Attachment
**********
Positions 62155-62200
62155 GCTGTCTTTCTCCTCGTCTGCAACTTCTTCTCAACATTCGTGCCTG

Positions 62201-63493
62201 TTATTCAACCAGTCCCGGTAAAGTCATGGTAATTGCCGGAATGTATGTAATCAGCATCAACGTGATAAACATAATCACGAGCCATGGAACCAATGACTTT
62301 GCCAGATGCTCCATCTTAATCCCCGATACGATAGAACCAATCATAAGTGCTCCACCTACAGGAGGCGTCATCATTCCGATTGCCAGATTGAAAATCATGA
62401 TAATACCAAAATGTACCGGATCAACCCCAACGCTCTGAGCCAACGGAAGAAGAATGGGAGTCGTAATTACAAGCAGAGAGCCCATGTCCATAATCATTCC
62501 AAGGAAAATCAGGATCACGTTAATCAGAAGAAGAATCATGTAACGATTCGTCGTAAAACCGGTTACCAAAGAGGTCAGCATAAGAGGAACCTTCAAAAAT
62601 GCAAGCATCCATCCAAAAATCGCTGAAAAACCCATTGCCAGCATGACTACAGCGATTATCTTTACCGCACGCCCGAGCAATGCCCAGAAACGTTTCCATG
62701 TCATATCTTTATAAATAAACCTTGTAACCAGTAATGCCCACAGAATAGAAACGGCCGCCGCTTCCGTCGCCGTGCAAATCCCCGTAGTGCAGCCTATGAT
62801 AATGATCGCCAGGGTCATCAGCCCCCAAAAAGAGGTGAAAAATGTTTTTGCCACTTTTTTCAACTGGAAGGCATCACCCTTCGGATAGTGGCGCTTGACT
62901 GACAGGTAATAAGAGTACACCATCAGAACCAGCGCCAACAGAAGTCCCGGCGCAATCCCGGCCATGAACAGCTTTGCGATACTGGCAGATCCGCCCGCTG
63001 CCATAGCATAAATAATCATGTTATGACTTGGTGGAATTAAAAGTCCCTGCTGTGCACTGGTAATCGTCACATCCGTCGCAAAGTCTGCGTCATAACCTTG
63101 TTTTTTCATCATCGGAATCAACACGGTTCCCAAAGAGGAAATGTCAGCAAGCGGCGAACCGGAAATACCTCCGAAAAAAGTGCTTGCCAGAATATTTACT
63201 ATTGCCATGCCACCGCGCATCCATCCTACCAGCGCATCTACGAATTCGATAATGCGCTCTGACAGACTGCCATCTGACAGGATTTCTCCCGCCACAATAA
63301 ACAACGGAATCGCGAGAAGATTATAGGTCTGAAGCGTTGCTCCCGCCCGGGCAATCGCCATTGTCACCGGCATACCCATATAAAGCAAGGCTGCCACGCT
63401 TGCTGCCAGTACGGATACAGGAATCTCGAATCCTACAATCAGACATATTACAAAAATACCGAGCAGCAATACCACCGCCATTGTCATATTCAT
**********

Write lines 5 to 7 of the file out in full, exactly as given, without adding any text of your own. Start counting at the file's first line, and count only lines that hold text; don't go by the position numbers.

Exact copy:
62301 GCCAGATGCTCCATCTTAATCCCCGATACGATAGAACCAATCATAAGTGCTCCACCTACAGGAGGCGTCATCATTCCGATTGCCAGATTGAAAATCATGA
62401 TAATACCAAAATGTACCGGATCAACCCCAACGCTCTGAGCCAACGGAAGAAGAATGGGAGTCGTAATTACAAGCAGAGAGCCCATGTCCATAATCATTCC
62501 AAGGAAAATCAGGATCACGTTAATCAGAAGAAGAATCATGTAACGATTCGTCGTAAAACCGGTTACCAAAGAGGTCAGCATAAGAGGAACCTTCAAAAAT